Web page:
A matte painting is a painted representation of a landscape, set, or distant location that allows filmmakers to create the illusion of an environment that is not present at the filming location. Historically, matte painters and film technicians have used various techniques to combine a matte-painted image with live-action footage (compositing). At its best, depending on the skill levels of the artists and technicians, the effect is seamless and creates environments that would otherwise be impossible or expensive to film. In the scenes, the painting part is static while movements are integrated on it.
Traditionally, matte paintings were made by artists using paints or pastels on large sheets of glass for integrating with the live-action footage. The first known matte painting shot was made in 1907 by Norman Dawn (ASC), who improvised the crumbling California Missions by painting them on glass for the movie Missions of California. Notable traditional matte-painting shots include Dorothy's approach to the Emerald City in The Wizard of Oz, Charles Foster Kane's Xanadu in Citizen Kane, and the seemingly bottomless tractor-beam set of Star Wars Episode IV: A New Hope. The documentary The Making of Star Wars mentioned the technique used for the tractor beam scene as being a glass painting.
By the mid-1980s, advancements in computer graphics programs allowed matte painters to work in the digital realm. The first digital matte shot was created by painter Chris Evans in 1985 for Young Sherlock Holmes for a scene featuring a computer-graphics (CG) animation of a knight leaping from a stained-glass window. Evans first painted the window in acrylics, then scanned the painting into LucasFilm's Pixar system for further digital manipulation. The computer animation (another first) blended perfectly with the digital matte, which could not have been accomplished using a traditional matte painting.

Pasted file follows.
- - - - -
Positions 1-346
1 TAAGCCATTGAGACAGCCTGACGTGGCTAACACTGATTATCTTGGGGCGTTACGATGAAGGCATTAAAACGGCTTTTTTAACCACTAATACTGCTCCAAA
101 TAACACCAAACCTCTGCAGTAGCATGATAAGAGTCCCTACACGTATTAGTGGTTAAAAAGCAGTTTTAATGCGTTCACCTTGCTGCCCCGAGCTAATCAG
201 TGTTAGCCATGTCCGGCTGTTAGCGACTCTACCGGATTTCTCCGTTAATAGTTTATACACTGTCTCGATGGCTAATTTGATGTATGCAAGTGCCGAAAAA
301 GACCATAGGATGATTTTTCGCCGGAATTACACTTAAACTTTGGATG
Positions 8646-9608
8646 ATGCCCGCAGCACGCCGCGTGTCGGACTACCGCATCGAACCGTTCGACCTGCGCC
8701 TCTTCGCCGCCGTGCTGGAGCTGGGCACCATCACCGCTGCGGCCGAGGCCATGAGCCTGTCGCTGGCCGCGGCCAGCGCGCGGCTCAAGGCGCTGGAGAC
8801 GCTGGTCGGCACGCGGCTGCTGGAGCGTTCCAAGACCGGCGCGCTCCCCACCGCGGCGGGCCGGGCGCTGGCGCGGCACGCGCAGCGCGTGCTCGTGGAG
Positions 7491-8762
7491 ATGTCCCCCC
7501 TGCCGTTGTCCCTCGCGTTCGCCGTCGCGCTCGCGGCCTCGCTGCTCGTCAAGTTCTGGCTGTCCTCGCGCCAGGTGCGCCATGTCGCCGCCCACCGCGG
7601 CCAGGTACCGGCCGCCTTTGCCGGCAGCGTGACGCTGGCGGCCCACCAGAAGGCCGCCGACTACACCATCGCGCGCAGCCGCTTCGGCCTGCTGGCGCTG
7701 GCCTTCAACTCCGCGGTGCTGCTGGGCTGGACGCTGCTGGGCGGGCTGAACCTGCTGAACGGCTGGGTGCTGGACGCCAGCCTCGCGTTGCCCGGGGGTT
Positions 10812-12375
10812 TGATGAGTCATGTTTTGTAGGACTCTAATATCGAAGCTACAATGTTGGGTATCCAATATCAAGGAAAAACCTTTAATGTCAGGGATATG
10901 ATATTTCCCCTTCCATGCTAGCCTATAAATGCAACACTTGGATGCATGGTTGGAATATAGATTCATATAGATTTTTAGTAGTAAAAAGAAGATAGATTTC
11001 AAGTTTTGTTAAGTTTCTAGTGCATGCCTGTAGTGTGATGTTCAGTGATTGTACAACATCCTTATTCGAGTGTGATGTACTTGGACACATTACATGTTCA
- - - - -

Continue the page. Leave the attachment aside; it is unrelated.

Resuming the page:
Throughout the 1990s, traditional matte paintings were still in use, but more often in conjunction with digital compositing. Die Hard 2 (1990) was the first film to use digitally composited live-action footage with a traditional glass matte painting that had been photographed and scanned into a computer. It was for the last scene, which took place on an airport runway. By the end of the decade, the time of hand-painted matte paintings was drawing to a close, although as late as 1997 some traditional paintings were still being made, notably Chris Evans’ painting of the RMS Carpathia rescue ship in James Cameron’s Titanic.
Paint has now been superseded by digital images created using photo references, 3-D models, and drawing tablets. Matte painters combine their digitally matte painted textures within computer-generated 3-D environments, allowing for 3-D camera movement. Lighting algorithms used to simulate lighting sources expanded in scope in 1995, when radiosity rendering was applied to film for the first time in Martin Scorsese's Casino. Matte World Digital collaborated with LightScape to simulate the indirect bounce-light effect of millions of neon lights of the 1970s-era Las Vegas strip. Lower computer processing times continue to alter and expand matte painting technologies and techniques. Matte painting techniques are also implemented in concept art and used often in games and even high end production techniques in animation.